Generally, a four-person, two-bedroom household needs a 1000 gallon tank at a minimum. And this number can rise or fall depending on how many people live in the household, how much waste is produced, and so forth. The following section details how septic tanks work, why they’re useful, and how they can be managed. First, some general statistics.
- A garbage disposal alone can increase the number of solids in the septic tank by 50%.
- Usually, a septic tank should be big enough to hold two days of wastewater, which is how long it takes for solids to settle out.
- Data from the EPA states that more than 4 billion gallons of wastewater are dispersed below the ground surface every day.
- There are four factors that impact the frequency of pumping: number of people in a household, amount of wastewater generated, the volume of solids in wastewater, and the size of the septic tank.
- The state of Illinois requires that all piping more than five feet from a building’s foundation used for moving wastewater be considered part of the septic system.
Those statistics give a small view of the different components of a septic system, including the governmental regulation of such systems, particularly in the state of Illinois. There are many components to a septic system and they rely on a certain amount of ecology to work.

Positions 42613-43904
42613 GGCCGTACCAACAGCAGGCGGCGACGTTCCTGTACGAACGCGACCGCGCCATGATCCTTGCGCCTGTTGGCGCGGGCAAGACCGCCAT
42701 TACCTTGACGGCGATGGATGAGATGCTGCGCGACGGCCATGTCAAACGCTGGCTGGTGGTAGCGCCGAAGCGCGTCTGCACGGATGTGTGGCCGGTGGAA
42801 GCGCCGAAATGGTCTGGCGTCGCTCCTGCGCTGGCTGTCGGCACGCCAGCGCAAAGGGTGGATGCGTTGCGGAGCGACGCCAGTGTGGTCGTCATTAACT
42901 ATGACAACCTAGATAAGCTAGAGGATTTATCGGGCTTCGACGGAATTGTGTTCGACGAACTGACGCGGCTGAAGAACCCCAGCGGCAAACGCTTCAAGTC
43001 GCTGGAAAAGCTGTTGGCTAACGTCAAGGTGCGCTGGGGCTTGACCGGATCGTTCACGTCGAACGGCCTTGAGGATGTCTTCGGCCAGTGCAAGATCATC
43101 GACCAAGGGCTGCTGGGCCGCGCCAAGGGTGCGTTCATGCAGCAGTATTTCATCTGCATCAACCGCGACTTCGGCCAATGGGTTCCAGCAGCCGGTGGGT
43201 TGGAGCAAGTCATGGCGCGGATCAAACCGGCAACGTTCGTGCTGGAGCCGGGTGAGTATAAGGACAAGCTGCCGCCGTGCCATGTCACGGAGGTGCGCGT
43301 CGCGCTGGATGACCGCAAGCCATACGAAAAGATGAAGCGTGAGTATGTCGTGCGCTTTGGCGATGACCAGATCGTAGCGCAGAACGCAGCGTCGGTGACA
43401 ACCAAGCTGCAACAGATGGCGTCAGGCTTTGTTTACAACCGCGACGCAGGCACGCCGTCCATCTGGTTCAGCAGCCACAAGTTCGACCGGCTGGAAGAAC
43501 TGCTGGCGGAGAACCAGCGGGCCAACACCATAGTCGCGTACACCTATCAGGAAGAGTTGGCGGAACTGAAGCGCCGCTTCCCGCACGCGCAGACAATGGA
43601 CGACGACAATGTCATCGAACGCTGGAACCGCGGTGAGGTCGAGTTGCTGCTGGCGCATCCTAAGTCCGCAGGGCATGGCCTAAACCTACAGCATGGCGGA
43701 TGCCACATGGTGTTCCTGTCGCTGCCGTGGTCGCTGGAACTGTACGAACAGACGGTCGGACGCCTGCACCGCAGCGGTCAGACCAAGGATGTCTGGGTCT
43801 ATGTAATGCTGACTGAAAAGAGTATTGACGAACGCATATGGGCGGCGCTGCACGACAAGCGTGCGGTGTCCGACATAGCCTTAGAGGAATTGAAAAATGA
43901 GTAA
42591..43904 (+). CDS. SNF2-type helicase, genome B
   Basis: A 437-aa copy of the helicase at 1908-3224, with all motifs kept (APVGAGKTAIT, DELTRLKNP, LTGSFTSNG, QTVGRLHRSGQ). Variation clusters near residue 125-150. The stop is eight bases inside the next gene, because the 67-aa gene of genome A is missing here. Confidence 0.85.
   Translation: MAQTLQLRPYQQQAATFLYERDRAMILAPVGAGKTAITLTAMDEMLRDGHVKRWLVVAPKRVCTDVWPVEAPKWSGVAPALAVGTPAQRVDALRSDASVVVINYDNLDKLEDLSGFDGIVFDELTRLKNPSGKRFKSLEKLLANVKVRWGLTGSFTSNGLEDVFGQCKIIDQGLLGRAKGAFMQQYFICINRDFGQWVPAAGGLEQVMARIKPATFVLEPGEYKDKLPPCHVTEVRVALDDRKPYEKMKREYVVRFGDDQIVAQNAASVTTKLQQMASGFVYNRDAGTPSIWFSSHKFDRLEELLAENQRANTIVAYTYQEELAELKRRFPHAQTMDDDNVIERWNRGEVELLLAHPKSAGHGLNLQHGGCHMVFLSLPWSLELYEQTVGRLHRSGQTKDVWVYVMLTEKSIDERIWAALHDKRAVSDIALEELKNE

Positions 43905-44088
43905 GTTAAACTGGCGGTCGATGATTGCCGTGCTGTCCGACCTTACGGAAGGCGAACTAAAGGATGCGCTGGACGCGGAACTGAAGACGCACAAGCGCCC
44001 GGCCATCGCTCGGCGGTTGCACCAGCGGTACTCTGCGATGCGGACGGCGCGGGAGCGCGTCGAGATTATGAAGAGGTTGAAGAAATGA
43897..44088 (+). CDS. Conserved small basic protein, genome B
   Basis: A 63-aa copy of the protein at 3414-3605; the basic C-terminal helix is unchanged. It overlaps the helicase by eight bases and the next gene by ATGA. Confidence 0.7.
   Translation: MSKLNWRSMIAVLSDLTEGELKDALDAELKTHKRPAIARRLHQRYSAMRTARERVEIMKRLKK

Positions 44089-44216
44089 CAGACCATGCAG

A septic tank starts with the pipe that comes from the house. The pipe carries waste. These might be food waste, as from a garbage disposal, regular waste, from the human body, or waste coming from unnatural sources, like gunk that has built up in the piping system over time.
The pipe enters a tank, which is placed in the backyard. The waste enters the tank through the pipe and is deposited into the first of two containers. The containers are connected and divided, more of which will be explained later. When the waste enters the tank, it is kept from going into the second tank.
The waste becomes part of the general wastewater mixture in the tank. From that point, the bacteria in the tank eats away at the solid water (which has accumulated at the bottom) to the point where the water can rise and enter into the next tank. At this point, the chemicals in the waste have been broken down, making it “cleaner” water.
A similar process occurs in the second tank. The solid waste is broken down further until the water rises to the point where it is passed through a second pipe. This pipe takes the wastewater into the field and disperses it. This dispersal becomes fuel for plants and crops and trees, which draw on the nutrients in the wastewater for growth.
There are times when a septic tank needs treatment. Septic tank treatment generally occurs once to twice per year, depending on the situation. Septic tank treatment involves emptying out and cleaning out of the tank. Bacteria can often rise in the tank, which can lead to the need for septic tank treatment.
Septic tank treatment can be performed by a professional or by the person who owns the septic tank. Septic tank service is common where there are septic tanks.